Ensco (ESV)10 Whereas Walmart is an example of a type of "compounder" we like to buy, Ensco is an example of a "3:1" - a purchase we make when we believe the potential upside is 3x larger than the potential downside. We haveowned Ensco for a number of years, and it has also been discussed in the past, along with our investments in other oil service companies. 11 Ensco is an average business with no long-term competitive advantages. It seems that to effectively compete, a rig company only requires capital and a contract with an Asian shipyard. Such ease of market entry convinces us that a company that builds a rig and then leases it should not expect to earn more than a 10% to 12% long-term return on capital. In a tight market, demand exceeds the number of rigs available, and return on capital rises above the long-term average. At such times, one generally expects to see new orders for rigs. As those rigs come to market a few years down the road, day rates, and thus returns on capital, decline.
Earnings at Ensco and other oil service companies are currently above our expectations for normal returns on capital due to a shortage of available rigs. Capital and time will correct that. Currently, there are lots of rigs under construction. In 2013, 35 new jackup rigs will be built and delivered, an increase of 8% to the current worldwide fleet of 426. Additionally, 21 new floater rigs will be built and delivered, an increase of 7%
to the current worldwide floater fleet of 295. Worldwide oil consumption & production grows at about 1% per year so we believe this level of growth in the offshore rig fleet will ultimately reduce profitability and returns.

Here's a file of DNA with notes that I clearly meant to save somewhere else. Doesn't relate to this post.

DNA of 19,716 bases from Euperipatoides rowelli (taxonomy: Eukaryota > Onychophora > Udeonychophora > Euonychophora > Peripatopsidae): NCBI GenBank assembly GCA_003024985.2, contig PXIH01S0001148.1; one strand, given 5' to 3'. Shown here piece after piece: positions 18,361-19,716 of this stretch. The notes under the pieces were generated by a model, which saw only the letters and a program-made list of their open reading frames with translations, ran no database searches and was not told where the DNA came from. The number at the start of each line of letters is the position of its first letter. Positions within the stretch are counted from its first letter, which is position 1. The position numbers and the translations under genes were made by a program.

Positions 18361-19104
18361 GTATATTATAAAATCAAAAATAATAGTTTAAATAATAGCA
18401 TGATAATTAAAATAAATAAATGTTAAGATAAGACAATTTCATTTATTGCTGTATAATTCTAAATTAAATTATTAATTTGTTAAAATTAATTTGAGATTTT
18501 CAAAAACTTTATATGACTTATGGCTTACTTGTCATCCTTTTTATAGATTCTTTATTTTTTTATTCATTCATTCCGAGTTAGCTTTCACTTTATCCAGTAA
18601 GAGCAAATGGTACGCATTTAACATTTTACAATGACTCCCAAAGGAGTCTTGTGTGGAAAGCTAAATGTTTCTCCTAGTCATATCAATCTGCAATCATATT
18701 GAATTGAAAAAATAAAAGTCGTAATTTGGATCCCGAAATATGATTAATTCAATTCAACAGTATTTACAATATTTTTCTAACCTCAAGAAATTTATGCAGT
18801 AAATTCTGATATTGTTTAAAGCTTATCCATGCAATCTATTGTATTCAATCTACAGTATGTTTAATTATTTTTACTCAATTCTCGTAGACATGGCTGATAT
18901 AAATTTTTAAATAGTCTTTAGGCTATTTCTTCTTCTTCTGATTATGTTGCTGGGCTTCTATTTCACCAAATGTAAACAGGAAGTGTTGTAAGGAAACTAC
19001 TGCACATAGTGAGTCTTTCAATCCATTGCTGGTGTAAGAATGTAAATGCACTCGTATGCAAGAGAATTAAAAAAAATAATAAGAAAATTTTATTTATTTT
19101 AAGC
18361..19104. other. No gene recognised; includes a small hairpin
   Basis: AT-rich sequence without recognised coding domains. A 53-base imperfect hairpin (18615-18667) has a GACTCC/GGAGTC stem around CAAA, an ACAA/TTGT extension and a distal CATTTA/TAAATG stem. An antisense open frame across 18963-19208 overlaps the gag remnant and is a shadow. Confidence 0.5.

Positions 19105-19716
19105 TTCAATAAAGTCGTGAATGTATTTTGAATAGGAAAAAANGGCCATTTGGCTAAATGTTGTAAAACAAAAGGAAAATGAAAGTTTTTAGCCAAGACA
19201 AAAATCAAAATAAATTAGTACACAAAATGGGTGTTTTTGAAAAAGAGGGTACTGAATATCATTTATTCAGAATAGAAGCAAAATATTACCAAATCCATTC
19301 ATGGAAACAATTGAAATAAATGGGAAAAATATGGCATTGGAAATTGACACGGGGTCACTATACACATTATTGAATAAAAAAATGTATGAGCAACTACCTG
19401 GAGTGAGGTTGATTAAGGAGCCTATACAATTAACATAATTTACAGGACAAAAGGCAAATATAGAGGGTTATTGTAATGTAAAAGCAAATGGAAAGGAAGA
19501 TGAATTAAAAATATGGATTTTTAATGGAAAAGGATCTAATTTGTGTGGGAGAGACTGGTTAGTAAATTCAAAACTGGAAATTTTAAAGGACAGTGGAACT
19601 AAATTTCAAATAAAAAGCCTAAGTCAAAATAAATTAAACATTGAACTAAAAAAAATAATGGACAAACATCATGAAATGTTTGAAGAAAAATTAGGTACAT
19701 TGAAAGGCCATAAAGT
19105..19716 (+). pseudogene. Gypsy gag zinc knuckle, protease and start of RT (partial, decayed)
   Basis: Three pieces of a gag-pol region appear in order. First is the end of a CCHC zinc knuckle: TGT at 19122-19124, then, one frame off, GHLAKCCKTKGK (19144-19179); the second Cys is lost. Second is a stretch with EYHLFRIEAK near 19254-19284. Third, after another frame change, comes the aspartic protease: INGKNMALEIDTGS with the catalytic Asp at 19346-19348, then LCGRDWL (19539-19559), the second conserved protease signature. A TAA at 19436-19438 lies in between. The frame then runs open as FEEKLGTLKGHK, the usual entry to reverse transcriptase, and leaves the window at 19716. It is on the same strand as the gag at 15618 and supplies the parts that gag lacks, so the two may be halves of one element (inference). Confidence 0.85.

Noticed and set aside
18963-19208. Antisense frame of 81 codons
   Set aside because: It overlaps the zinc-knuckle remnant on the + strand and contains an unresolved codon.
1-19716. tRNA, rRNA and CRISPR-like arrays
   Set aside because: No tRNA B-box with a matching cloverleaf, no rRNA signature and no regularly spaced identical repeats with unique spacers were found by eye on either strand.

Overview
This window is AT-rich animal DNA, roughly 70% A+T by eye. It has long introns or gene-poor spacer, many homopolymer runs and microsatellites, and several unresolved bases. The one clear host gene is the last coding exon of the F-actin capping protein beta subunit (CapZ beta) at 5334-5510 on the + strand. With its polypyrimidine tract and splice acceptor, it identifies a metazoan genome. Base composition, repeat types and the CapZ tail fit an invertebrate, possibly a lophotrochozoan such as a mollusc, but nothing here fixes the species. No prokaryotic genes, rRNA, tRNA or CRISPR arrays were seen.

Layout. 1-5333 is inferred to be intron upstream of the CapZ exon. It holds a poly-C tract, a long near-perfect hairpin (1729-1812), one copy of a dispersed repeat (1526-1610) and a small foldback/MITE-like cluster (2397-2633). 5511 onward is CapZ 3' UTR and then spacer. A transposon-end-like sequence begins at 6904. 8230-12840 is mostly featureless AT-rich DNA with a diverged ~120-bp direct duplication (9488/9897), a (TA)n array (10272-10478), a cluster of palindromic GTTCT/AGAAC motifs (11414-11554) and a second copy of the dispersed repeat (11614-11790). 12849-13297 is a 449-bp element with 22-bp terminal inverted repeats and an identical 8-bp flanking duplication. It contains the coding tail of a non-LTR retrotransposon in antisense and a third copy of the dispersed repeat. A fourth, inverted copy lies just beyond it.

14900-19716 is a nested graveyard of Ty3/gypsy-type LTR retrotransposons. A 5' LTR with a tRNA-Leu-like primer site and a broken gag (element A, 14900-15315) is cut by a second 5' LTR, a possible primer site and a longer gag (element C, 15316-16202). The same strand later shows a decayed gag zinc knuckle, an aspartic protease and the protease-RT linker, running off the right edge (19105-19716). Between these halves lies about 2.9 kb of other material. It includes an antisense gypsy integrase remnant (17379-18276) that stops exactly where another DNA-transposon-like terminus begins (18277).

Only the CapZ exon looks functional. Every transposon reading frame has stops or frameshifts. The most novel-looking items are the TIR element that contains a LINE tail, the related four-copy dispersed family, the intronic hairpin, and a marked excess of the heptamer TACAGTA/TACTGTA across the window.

We have reduced our position in Ensco and other oil service companies, albeit with the recognition that this period of "excess" earnings can continue for quite some time if the price of oil remains high.
Our goal when investing in commodity businesses is to 'buy assets and sell earnings.'
Capital intensive, cyclical businesses often trade at discounts to the value of the underlying assets when their respective industry is in distress (companies are either losing money or earning less than what 's expected in a more normal environment). When earnings rebound, the market seems to forget that the businesses a recyclical. Investors begin to value them on earnings as if another downturn isn't in the cards. Our average cost in Ensco reflects rigs purchased at a discount to a fully depreciated replacement value. Since then, its stock price has increased, along with day rates (and earnings). The company is now beginning to be considered more on a P/E basis, while at the same time, the value of the underlying rigs has begun to trade through the irreplacement value, reflecting the value of existing contracts and hope for a continued robust demand environment. As our margin of safety 12 has declined, we have reduced our exposure, consistent with our initial thesis and the manner in which we invest in such industries.